'No instructions on Chemmani' CID
Police say that they have not received proper instructions from the government on conducting the Chemmani massacre inquiry.
In the Colombo Magistrates court on Wednesday, Police Central Investigation Division (CID) revealed that the investigations that commenced six years ago cannot be concluded until the Attorney-General (AG) issues the relevant instructions.
Police informed court that they are waiting instructions as the findings of the investigation has been already handed over to the AG.
The magistrate who said that it is "unacceptable" that an inquiry takes so long, directed the CID to expedite the conclusion of the investigation.
CID pointed out that DNA test results on the remains of the deceased are also due from India.
The courts ordered police to be report the progress to court on May 17th together with instructions from the AG and the DNA results.
Six soldiers who are charged with abduction and murder of Tamil civilians who were later allegedly buried in were also ordered to appear in court on that day.
Excavations in 1999 at a site in Chemmani near Jaffna revealed human remains.
The excavations was witnessed by four international observers, including two from Amnesty International.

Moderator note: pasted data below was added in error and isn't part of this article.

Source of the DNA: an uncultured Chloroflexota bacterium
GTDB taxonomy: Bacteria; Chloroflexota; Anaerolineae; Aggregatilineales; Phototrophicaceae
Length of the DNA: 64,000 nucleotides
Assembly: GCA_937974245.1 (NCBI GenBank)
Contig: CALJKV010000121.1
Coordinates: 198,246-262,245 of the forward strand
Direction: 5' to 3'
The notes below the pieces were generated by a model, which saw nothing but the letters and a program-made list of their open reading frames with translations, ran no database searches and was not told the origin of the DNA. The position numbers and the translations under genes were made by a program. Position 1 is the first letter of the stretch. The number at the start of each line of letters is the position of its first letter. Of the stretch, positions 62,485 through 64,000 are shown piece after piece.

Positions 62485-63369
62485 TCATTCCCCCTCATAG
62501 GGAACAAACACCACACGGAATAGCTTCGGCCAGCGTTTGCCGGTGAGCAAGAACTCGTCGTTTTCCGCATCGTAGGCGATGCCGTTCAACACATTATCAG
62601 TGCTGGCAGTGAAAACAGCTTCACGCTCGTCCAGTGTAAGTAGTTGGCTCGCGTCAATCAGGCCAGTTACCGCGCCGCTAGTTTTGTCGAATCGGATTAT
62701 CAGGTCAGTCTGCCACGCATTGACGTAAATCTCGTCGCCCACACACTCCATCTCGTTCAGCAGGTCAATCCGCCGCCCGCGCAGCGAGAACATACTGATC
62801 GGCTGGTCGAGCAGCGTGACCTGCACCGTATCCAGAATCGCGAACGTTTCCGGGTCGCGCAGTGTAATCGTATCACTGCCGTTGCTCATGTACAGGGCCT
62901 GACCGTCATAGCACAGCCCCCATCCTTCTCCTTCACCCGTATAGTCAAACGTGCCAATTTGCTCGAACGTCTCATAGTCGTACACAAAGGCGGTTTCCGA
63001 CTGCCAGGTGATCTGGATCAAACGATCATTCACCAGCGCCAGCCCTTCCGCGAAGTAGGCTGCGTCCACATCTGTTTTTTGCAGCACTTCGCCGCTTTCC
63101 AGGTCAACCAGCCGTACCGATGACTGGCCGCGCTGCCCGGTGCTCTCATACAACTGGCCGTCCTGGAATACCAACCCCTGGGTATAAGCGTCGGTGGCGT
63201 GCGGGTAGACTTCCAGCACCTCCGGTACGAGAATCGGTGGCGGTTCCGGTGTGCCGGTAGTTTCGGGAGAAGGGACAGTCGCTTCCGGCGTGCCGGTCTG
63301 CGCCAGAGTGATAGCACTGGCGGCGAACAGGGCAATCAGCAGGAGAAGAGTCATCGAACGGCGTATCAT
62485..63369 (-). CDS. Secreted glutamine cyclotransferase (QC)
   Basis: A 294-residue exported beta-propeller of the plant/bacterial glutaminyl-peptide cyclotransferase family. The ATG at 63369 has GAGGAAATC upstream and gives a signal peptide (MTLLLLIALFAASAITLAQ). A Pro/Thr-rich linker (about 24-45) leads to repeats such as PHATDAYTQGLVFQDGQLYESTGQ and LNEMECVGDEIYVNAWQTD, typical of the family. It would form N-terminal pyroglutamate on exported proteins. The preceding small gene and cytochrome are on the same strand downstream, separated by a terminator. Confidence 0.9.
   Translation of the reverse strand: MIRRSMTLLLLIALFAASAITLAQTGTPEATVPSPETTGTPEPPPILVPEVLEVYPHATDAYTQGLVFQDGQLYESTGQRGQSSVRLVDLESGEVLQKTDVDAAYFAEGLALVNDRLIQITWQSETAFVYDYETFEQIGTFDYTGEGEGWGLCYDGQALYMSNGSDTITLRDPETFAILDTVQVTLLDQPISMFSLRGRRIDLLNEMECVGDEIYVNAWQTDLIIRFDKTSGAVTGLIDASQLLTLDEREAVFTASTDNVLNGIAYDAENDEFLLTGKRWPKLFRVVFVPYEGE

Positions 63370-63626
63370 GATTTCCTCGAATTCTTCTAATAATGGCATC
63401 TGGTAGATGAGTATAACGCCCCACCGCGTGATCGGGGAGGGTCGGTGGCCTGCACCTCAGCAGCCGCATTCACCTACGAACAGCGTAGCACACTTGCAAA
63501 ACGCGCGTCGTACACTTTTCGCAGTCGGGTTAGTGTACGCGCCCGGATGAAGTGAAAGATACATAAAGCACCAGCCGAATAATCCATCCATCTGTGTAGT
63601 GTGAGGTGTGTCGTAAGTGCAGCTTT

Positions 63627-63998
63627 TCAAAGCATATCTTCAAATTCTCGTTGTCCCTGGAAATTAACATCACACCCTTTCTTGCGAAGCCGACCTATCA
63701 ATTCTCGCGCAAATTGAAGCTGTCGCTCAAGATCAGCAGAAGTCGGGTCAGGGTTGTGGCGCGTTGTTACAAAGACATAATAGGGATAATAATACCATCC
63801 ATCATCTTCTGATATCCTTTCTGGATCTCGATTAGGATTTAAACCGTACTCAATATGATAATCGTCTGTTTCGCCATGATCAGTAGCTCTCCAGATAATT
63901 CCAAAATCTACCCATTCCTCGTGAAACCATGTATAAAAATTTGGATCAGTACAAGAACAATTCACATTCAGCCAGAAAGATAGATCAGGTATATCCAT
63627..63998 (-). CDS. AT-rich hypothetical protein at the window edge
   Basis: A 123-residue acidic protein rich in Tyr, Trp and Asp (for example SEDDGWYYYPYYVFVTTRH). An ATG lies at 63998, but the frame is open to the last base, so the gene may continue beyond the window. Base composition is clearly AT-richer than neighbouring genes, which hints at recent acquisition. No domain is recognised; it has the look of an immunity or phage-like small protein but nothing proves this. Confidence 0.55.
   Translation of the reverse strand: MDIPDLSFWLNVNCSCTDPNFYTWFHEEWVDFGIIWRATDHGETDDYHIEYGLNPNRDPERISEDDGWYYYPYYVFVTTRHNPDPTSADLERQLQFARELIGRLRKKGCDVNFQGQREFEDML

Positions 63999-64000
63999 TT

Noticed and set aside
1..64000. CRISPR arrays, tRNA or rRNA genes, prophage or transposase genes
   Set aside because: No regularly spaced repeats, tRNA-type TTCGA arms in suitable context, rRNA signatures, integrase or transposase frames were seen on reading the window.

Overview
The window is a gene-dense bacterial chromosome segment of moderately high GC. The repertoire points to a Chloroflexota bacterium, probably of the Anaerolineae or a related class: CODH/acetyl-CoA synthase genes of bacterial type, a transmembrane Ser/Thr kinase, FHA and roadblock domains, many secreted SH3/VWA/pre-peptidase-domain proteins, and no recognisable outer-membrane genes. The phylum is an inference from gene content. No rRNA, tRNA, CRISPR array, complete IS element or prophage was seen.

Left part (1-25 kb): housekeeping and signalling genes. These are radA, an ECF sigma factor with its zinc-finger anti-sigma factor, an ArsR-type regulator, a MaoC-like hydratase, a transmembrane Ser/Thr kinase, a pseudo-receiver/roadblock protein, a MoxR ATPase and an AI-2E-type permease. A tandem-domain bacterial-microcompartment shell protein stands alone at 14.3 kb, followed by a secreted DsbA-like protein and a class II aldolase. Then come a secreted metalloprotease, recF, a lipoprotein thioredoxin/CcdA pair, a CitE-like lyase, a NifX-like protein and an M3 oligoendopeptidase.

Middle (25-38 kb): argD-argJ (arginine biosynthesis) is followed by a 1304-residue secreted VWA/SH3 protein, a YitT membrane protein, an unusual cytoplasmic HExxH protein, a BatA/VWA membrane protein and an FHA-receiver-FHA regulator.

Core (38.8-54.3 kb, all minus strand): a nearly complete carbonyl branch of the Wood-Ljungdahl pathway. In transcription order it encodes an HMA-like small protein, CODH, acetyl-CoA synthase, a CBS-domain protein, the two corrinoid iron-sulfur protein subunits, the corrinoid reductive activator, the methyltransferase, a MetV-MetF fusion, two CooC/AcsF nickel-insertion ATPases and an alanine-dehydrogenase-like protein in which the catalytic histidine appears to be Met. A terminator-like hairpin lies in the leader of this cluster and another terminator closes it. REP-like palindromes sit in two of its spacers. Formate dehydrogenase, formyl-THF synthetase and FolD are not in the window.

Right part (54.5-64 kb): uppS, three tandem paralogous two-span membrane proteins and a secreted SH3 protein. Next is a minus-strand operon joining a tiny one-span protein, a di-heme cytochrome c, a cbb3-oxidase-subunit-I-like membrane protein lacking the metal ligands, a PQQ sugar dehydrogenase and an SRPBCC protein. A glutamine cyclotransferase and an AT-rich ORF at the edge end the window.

Authorities were led to the site by a former soldier, Somaratne Rajapakse, who was sentenced to death for the rape and murder of a Tamil teenager in 1996.
The ex-soldier told a court that hundreds of Tamil civilians were buried in Chemmani by the Sri Lankan army after the takeover of Jaffna.
After the security forces captured the Jaffna peninsula from the Tigers in 1995-96, they detained large number of local Tamils on suspicion of being involved with the rebels.
More than 600 of those who were held are missing and observers say it is unlikely that they are still alive.
The Sri Lankan military has denied allegations that government troops killed hundreds of Tamils and then buried them in mass graves.